Haunted History: The abandoned Greystone Psychiatric Hospital that once remained was a prime location for many urban explorers. Many of whom that have trespassed to revisit the place that once stood, have said it to be a highly creepy place. The torture, maltreatment, abuse and horrible deaths may have most definitely left some residual energy behind. An author of paranormal romance novels, Denise K. Rago, visited the old hospital and wrote about her feelings of the energy that were present. People who have toured the remains have also experienced feelings of being watched, or when in a building, “not being able to get out of there quickly”. Since the grounds are patrolled by the local police, one must enter with caution and wit.

An author, Phillip Buehler who publishes in the magazine “ Weird, New Jersey” wrote a book about Greystone Psychiatric. He based it on his investigations at Greystone, and of Woody Guthrie's life during the time he spent at the psychiatric hospital. He claims that the underground tunnels, which connected to the other buildings, that were used to transport patients and other things, were indeed a strange and scary place to be and that the grounds itself seemed to have an “oppressive energy” present.

One individual whom explored the abandoned hospital stated that he saw a young girl, dressed in a pink dress, was looking out of a window. With there being no electricity present, a group of explorers stated that a “greenish light” was seen through a window.

A film, by Sean stone titled “Greystone Park” was made in 2012. The movie was based on the experiences at the abandoned hospital. He stated that there were temperature drops taking place in 90 degree weather, as well as the air being heavy, and fog that left flashlights incapable of providing a greater length in vision.

Although not much of the buildings are left, the site and land itself still remains. Most people are aware of the happenings and history that took place at Greystone, and won’t dare to step foot on the location due to the feelings they gather from its past. Those who do, have had numerous varying experiences of all things paranormal. Photographs that were taken exhibit the remains of the abandoned building and provide a vision to what once stood. It can be certain to most, that Greystone Psychiatric Hospital is for sure a reputedly haunted location.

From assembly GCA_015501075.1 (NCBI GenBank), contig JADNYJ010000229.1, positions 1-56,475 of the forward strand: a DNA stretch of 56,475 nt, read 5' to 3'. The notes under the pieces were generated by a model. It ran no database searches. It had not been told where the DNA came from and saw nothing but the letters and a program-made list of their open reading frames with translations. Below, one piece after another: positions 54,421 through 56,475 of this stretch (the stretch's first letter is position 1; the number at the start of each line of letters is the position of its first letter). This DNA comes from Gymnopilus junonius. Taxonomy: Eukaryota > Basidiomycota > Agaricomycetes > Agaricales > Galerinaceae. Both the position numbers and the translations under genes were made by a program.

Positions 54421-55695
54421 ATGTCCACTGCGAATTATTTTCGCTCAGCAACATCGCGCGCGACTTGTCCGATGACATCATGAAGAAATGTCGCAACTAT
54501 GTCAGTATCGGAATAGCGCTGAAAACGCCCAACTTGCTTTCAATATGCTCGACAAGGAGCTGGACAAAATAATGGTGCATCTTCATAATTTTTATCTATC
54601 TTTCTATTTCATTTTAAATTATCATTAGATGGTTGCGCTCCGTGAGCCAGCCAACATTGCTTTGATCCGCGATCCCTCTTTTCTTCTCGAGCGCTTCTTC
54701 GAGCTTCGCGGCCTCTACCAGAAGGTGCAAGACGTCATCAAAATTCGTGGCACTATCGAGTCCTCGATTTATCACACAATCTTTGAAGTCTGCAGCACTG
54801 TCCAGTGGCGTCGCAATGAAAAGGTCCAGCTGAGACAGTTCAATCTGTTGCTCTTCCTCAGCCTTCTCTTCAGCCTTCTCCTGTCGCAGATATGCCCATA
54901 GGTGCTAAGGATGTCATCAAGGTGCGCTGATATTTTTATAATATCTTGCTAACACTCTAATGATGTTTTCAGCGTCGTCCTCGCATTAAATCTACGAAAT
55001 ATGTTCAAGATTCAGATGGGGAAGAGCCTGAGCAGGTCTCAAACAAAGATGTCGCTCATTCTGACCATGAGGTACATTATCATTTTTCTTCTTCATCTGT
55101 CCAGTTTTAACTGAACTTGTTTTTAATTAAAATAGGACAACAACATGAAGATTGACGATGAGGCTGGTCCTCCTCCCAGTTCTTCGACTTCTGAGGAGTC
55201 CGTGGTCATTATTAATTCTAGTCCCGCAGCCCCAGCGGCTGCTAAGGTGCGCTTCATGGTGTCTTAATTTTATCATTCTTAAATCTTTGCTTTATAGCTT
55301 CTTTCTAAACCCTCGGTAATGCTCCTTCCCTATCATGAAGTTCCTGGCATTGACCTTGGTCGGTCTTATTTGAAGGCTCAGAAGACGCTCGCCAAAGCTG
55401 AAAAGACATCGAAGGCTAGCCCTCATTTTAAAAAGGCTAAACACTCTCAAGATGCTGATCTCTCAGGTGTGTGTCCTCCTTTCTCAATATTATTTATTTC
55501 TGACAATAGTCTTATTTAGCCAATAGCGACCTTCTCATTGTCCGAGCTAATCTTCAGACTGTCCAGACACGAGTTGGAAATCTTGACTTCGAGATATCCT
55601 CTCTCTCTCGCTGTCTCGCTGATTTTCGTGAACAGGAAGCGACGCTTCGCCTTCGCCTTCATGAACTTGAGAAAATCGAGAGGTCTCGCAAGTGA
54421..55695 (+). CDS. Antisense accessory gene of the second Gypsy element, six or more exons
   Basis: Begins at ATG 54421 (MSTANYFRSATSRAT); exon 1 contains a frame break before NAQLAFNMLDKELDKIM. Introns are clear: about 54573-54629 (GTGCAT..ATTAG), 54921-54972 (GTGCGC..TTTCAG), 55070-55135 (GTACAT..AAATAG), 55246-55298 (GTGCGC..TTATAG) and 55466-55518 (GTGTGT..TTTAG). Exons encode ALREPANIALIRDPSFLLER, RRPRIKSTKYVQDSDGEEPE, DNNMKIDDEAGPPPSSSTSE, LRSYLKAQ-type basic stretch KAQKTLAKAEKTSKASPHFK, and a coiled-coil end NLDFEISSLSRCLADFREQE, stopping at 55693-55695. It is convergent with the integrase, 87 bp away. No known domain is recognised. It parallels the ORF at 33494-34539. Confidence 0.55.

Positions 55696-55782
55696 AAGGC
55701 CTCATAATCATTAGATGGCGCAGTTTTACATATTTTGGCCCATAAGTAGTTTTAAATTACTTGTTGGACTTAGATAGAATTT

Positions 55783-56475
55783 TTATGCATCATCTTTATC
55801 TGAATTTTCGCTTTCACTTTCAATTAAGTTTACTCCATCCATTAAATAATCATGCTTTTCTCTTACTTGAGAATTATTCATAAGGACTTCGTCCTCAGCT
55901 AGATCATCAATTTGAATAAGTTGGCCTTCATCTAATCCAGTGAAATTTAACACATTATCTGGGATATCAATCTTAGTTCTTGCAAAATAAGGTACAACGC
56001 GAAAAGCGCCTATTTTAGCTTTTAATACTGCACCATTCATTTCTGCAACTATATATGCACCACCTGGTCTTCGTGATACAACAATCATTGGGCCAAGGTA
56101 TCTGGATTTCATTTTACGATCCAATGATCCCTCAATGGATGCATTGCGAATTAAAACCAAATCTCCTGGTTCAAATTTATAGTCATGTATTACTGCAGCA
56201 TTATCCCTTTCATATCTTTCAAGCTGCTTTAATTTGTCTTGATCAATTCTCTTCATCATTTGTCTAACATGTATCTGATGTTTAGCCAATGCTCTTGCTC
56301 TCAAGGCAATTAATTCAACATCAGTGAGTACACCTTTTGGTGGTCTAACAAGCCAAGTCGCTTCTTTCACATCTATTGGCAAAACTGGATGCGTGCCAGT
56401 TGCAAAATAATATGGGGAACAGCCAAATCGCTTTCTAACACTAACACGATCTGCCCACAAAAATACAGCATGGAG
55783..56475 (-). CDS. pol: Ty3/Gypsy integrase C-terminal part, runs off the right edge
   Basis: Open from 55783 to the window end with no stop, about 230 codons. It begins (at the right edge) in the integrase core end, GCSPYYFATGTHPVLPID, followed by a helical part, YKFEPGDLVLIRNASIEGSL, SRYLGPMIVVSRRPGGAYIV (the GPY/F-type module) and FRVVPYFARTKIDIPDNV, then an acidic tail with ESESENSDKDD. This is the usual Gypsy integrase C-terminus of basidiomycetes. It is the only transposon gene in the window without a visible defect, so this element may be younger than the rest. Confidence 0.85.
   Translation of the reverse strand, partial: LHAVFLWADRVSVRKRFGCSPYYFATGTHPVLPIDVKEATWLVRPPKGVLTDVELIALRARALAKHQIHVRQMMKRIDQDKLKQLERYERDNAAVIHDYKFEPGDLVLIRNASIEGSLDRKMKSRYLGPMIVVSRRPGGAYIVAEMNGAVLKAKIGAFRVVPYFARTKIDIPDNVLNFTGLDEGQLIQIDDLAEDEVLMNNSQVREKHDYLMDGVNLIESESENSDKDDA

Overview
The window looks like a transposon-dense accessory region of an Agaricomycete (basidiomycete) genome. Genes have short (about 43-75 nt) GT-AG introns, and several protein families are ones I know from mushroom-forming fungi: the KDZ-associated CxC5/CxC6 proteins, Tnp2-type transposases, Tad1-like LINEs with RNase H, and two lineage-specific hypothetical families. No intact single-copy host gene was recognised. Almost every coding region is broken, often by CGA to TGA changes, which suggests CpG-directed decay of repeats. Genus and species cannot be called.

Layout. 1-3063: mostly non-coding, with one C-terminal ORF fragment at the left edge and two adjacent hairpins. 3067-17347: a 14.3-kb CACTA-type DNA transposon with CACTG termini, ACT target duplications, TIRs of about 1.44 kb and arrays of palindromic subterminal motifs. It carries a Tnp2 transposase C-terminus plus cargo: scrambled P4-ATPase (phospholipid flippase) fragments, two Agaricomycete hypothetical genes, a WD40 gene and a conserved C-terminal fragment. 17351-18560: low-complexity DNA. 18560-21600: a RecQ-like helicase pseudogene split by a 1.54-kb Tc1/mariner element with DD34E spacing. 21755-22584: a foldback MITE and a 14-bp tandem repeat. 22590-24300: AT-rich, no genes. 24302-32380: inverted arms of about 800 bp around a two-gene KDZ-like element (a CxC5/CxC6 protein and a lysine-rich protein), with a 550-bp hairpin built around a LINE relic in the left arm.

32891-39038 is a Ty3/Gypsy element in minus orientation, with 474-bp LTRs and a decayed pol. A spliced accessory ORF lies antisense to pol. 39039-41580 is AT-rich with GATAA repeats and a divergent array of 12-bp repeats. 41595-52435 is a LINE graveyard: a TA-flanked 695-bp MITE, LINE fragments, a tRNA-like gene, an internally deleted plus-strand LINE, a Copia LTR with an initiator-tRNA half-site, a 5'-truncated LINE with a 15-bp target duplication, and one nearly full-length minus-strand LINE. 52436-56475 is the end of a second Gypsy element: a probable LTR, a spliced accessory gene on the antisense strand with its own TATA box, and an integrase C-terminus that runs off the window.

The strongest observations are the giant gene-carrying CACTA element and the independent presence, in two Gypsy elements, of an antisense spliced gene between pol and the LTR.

John F. Craig House, Cape May

John F Craig House

A Brief History: The John F. Craig House is located at 609 Columbia Avenue Cape May New Jersey. It was built sometime prior to 1850 and was later moved from an unknown location and extended in 1866. At one time this beautiful Victorian home belonged to a sailor who was lost at sea. The next owner was a banker who lost all of his earnings during a financial crash and passed away shortly after. The third was John Fullerton Craig a well to do sugar baron who passed away in 1926. Although there have been many previous residents the home now is known as the John F. Craig House. It is now a Bed and Breakfast and is one of Cape May’s top attractions. It is a seaside Victorian home that has been well kept by its latest owners Chip and Barbara Masemore.

Haunted History: The owners of the beachside cottage have reported that several spirits still linger in the home, and even have communicated with them. Footsteps have been reported. Men’s voices have been heard carrying on conversations. It is believed the sounds reported in the back of the home are a result of a residual haunting, or a playback of a past event. Psychics have explored the home and picked up on John F. Craig’s second wife Emma. She was a nanny and when Mr. Craig’s wife passed they married, leaving her to rule the home in a stern manner. On the third floor visitors have reported feeling their face lightly touched, and feel the spirit of a cat that once lived there, still roams the halls. The psychic felt the houses energy was very positive.


Macomber Hotel, Cape May

Macomber Hotel Cape May